Kenny Agostino

Tonight on NBCSN: No. 12 Yale battles rival Harvard

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The Crimson look to pull another surprise on NBCSN, this time against an ancient rival in Yale.

No. 12 Yale Bulldogs (9-4-3) vs. Harvard Crimson (5-8-1)

When last we saw Harvard, they were busy coming back from a 5-2 deficit against Boston University to take them down in overtime, 6-5. Now that they’re back into the ECAC schedule where the points are crucial, their high from beating BU went away fast after losing to Dartmouth. Harvard is 1-6-1 in their last eight.

Keith Allain’s Yale club isn’t quite the run-and-gun show we’ve seen in the past, but instead have found a nice balance of offense and defense. In the past, goaltending has hurt them but senior Jeff Malcolm has been steady leading the Bulldogs to a 3-1-2 record in their last six. That loss was a stunning 5-4 decision to Holy Cross in which they were down 5-2 at one point.

NHL prospects to watch

For Yale, the big one to keep an eye on is the team’s leading scorer, junior forward Kenny Agostino. The Penguins prospect has 9 goals and 12 assists on the year and he’s just one goal behind undrafted senior Antoine Laganiere. Others to watch: Gus Young (JR – D – Colorado), Rob O’Gara (FR – D – Boston)

The Crimson’s Alex Fallstrom (SR – F – Boston) now leads the team in points with 10. Team USA WJC gold medalist Jimmy Vesey (FR – F – Nashville) is one guy who can help spark the offense now that he’s back. Undrafted sophomore forward Tommy O’Regan showed he’s got some jump against BU.

Others: Colin Blackwell (SO – F – San Jose), Brian Hart (FR – F – Tampa Bay), Danny Biega (SR – D – Carolina), Patrick McNally (SO – D – Vancouver), Petr Placek (SO – F – Philadelphia)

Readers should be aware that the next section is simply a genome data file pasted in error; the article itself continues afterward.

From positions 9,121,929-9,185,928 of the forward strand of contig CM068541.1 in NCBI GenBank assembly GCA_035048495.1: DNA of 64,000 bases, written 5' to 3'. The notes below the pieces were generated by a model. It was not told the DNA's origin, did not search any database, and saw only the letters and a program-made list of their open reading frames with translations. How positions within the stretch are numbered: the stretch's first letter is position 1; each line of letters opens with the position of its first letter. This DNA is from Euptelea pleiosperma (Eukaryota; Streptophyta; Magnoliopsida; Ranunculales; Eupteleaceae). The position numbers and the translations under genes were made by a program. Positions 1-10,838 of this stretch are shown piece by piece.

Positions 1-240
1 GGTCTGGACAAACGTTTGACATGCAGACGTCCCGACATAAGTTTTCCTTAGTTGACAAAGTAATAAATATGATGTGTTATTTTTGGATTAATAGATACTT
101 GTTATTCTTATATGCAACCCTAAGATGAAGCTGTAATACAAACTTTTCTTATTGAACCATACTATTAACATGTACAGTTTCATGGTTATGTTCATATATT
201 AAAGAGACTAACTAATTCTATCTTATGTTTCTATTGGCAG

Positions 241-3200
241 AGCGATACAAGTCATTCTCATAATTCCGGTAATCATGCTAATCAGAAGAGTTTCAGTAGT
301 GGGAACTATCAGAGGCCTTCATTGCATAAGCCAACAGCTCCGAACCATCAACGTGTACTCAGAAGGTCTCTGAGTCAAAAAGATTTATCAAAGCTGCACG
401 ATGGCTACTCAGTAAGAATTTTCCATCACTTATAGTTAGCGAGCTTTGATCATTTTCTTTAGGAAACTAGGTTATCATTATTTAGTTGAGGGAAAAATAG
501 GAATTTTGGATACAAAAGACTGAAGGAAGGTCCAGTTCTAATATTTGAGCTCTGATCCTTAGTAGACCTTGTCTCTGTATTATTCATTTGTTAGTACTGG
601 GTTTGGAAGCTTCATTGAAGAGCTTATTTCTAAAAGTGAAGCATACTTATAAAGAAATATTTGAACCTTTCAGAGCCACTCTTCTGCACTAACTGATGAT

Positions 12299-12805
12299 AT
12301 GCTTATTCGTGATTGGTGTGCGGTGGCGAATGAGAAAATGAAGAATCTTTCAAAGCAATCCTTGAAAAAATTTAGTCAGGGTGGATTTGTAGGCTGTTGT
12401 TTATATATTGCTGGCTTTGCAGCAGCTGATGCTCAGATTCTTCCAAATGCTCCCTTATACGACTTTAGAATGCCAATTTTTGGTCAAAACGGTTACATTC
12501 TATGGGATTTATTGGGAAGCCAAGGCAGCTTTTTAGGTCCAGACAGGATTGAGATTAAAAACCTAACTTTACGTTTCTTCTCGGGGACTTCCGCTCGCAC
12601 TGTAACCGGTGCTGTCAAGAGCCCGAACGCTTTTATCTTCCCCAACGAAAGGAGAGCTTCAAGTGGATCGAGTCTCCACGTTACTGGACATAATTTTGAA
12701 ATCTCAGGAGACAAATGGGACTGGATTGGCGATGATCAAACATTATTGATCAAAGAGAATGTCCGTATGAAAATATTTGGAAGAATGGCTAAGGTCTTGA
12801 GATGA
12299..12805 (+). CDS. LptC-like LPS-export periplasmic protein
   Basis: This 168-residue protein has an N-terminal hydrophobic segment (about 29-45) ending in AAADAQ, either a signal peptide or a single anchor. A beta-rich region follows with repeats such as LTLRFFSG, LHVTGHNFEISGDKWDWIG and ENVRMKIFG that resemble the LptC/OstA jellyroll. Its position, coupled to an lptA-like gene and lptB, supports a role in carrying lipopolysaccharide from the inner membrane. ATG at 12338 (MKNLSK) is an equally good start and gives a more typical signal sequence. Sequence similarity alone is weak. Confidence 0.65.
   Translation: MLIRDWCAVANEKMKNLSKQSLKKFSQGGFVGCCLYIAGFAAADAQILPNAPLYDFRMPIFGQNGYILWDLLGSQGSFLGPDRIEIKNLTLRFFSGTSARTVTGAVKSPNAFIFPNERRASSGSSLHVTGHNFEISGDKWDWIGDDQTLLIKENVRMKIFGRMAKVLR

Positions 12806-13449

(Photo: Yale Daily News)

Sens demote former first-rounder Puempel

Matt Puempel
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Looks like Matt Puempel won’t be making the leap after all.

Puempel, the subject of Ottawa’s “looking to make the leap” profile during our Team of the Day series, has been sent down to AHL Binghamton one day prior to the Sens’ opener against Buffalo.

Puempel, taken by Ottawa in the first round (24th overall) at the ’11 draft, made his big-league debut last season and looked as though he’d stick around — only to suffer a high ankle sprain after 13 games, and miss the rest of the season.

The 22-year-old came into this year’s camp looking to secure a full-time position at the big league level, but was beaten out by Shane Prince for the final forward spot on the roster.

To be fair, contract status probably played a role. Prince would’ve had to clear waivers to get down to Bingo, whereas Puempel didn’t.

A former 30-goal scorer in the American League, Puempel is expected to get another look with Ottawa this season.

Report: Torres won’t appeal 41-game suspension


Sounds like Raffi Torres is accepting his punishment.

Per Sportsnet, Torres won’t appeal his 41-game suspension for an illegal hit to the head of Anaheim’s Jakob Silfverberg.

The report comes just days after the NHL’s Department of Player Safety levied one of the longest disciplinary rulings in league history, citing both the severity of the Silfverberg hit and Torres’ lengthy history of suspensions, fines and warnings.

There was some thought, however, that Torres would try to challenge the ruling.


He does have a history of success in that department. In 2012,Torres successfully appealed his suspension for a headshot on Chicago’s Marian Hossa, and had his punishment reduced from 25 games to 21.

Torres also isn’t considered a “repeat offender” under the current collective bargaining agreement, as his last suspension came in 2013.

Of course, part of that clean record is due to the fact he hasn’t played much. Torres has largely been sidelined by injury for the last two seasons, missing all of last year with knee problems.

Sportsnet’s Elliotte Friedman delved further into the repeat offender thing in his latest 30 Thoughts column:

If you read the relevant sections of the CBA, the league takes the position that the repeat offender status is only applicable to fines. Repeaters are fined on a per-game basis, non-repeaters on a per-day basis. (The former is more expensive, because there are fewer games than days in an NHL season.) However, if you go to Section 18.2, among the factors taken into account are, “the status of the offender and, specifically, whether the Player has a history of being subject to Supplementary Discipline for On-Ice Conduct.”

So, in the NHL’s view, a player’s history is relevant, even if longer than 18 months ago.

Should the report prove accurate and Torres doesn’t appeal, he will be eligible to return to action on Jan. 14, when the Sharks take on the Oilers.